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Chasing the lure of the waves

Updated: 2013-10-30 07:41
By Sun Xiaochen ( China Daily)

International success has sparked a sailing resurgence in China, Sun Xiaochen reports in Shenzhen.

Hundreds of years after Admiral Zheng He's historic expeditionary voyage, sailing is again emerging as a source of pride for the Chinese.

According to organizers and sailors at the 7th China Cup International Regatta, the success of local events and the 2008 Beijing Olympics awakened China's long-dormant enthusiasm for the sport, and now the nation is narrowing the gap with traditional sailing powers.

"Sailing is rooted deeply in the spirit of Chinese as our ancestor Zheng's great journey to east Africa in the 15th century impressed the world," Yao Xinpei, secretary-general of the Chinese Yachting Association, said during the China Cup at the Shenzhen marine sports base on Friday.

 Chasing the lure of the waves

China's Vanke Longcheer team sails during the final-day race of the China Cup International Regatta at Daya Bay in Shenzhen on Monday. Provided for China Daily

"And now with the China Cup drawing more and more interest, both international and domestic, maritime sports have regained public attention."

The China Cup attracted 100 boats from 35 different nations and regions to race in four divisions.

In a carnival atmosphere reminiscent of Auckland or Monte Carlo, large crowds heartily cheered the returning fleet while sailors celebrated the competition.

The list of entrants included Australia's Nathan Wilmot, the 2008 Beijing Games gold medalist in the 470 class, and Xu Lijia, China's gold medalist in Laser Radial at last year's London Games.

After four days of racing, featuring rally, course and island-circling events, China's Vanke Longcheer claimed the championship in the one-design first 40.7 class while Team Vatti representing China and Team Yo! from the United Arab Emir ates finished second and third respectively.

For the local crews, working with top-notch international teammates offered a great opportunity to hone their skills.

"For me, sailing with an international crew on a much bigger boat was a whole new experience and I've learned a lot that I couldn't learn on solo sail," Xu said after helping her CYA Vatti team finish fourth in the one-design soto 27 category.

Jono Rankine, skipper of Team Vatti, said the high-level exposure is critical for young Chinese sailors.

"Events like this where you've got medalists from the Olympics or Worlds sailing besides you, you've got the chance to watch and learn what these guys do, an opportunity to absorb some knowledge. This is the key for China sailing to improve," said the veteran New Zealand sailor.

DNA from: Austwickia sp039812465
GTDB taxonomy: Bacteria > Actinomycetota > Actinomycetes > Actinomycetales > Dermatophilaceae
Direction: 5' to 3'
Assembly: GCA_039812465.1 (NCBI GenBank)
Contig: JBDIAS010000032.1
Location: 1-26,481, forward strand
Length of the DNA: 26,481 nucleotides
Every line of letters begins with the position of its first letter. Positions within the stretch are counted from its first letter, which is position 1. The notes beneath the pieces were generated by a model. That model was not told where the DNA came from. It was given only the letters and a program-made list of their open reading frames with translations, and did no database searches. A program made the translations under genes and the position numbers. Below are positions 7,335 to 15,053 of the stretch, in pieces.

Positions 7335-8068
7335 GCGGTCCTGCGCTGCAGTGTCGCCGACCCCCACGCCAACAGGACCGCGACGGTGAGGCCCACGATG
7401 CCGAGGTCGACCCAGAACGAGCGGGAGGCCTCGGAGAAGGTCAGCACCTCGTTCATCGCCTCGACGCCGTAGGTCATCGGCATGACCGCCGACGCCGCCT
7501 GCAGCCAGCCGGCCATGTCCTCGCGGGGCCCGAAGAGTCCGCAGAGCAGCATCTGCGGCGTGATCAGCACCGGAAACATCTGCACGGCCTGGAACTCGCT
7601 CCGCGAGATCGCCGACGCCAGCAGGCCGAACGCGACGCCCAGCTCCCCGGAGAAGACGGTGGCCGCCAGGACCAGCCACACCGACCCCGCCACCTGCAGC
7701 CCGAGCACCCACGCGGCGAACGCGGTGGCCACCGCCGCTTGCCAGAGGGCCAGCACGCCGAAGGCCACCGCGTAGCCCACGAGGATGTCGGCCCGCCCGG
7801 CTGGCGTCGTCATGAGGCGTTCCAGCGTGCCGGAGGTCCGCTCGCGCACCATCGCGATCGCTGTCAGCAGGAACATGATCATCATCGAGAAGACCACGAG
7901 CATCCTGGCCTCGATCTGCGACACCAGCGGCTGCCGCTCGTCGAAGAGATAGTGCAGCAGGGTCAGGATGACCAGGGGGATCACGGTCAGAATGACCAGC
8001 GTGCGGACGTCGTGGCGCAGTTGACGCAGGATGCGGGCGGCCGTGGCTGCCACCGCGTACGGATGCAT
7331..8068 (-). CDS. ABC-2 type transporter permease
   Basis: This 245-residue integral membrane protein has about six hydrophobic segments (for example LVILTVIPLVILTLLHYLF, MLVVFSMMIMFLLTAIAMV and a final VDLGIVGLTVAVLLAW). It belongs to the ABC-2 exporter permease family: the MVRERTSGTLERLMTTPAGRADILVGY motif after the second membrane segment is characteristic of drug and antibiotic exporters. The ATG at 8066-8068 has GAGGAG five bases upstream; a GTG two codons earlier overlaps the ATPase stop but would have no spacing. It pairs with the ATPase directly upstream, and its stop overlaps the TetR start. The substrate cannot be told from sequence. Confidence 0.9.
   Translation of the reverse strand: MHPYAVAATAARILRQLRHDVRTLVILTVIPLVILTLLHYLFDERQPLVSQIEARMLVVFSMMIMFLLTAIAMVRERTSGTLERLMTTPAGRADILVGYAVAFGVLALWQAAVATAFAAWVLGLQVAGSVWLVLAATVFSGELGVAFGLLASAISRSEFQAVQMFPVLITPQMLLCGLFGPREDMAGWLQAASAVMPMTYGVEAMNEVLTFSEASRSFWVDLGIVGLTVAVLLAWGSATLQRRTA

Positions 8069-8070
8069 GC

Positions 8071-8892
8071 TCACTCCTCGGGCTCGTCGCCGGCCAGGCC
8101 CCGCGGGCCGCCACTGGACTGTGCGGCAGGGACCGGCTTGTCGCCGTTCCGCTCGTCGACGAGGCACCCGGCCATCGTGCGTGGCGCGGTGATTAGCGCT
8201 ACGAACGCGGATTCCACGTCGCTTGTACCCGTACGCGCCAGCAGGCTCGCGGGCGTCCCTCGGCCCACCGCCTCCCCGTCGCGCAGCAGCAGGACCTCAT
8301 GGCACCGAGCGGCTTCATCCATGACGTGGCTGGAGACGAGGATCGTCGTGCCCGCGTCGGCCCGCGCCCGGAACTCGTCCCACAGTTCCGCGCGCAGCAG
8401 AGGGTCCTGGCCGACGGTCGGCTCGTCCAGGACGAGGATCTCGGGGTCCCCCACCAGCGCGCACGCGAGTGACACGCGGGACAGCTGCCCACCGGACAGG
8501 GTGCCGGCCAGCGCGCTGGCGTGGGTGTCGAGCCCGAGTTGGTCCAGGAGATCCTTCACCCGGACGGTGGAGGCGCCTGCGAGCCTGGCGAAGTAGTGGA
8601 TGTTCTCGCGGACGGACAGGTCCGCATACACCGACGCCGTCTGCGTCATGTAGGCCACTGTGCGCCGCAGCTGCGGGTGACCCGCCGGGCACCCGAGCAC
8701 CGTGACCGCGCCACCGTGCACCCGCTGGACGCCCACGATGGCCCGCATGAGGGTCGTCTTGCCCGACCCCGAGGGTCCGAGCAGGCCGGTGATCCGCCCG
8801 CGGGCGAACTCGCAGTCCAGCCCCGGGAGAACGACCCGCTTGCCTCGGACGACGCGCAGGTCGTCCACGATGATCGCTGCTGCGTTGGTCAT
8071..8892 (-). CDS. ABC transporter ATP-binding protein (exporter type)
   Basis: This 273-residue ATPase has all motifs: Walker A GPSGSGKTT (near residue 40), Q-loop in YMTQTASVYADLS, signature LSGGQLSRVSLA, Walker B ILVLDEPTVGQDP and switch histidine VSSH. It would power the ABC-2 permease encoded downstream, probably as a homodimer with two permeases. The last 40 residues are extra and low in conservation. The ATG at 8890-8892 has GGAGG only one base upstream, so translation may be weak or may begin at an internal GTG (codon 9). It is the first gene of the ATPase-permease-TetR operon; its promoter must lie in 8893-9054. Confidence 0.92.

The public's growing acceptance of the sport which used to be considered only for the social elite in coastal regions matters more than results, said Li Quanhai, president of the Asia Sailing Federation and director of Water Sport Administrative Center of China.

Chasing the lure of the waves

"Inspired by Xu's gold medal at last year's Olympics and events like the China Cup, sailing is being followed by more and more people it's showing vigorous momentum," said Li.

According to figures from the China Cruise and Yacht Industry Association, there are now 46 yacht and sailing clubs in the country, which berth 6,404 boats. The growth of facilities has lowered the cost for prospective sailors participating in rudimentary levels like the optimist class (small boat for juniors) and opened up the sport for those living inland to practice on lakes.

"Sailing is no longer a high-end sport far from the public; it's actually affordable for most middle-class families," said Yao.

But there remains a wide sea between China and the world sailing powers.

"Each year, I see Chinese sailing growing but very slowly. They are getting their names out there and doing more and more work, but they need to keep sailing at the international level and grow with it. It's still a relatively low number of Chinese names (on the world circuit)," said Rankine.

Thierry Barot, CEO of China Team Challenger for the prestigious 34th America's Cup, echoed Rankine's sentiment.

"It's very interesting because China has 18,000 kilometers of sea coast, which is very important. But the sailing population was not impressive because people consider the sea more like a working site," said Barot.

"But there are a lot of positives for Chinese sailing. Xu's success last year was amazing; it almost started from nothing and now she is the best female sailor in the world. It generated a lot of inspiration for young people.

"More Chinese will get interested and go on the sea for pleasure and racing."

(China Daily 10/30/2013 page23)

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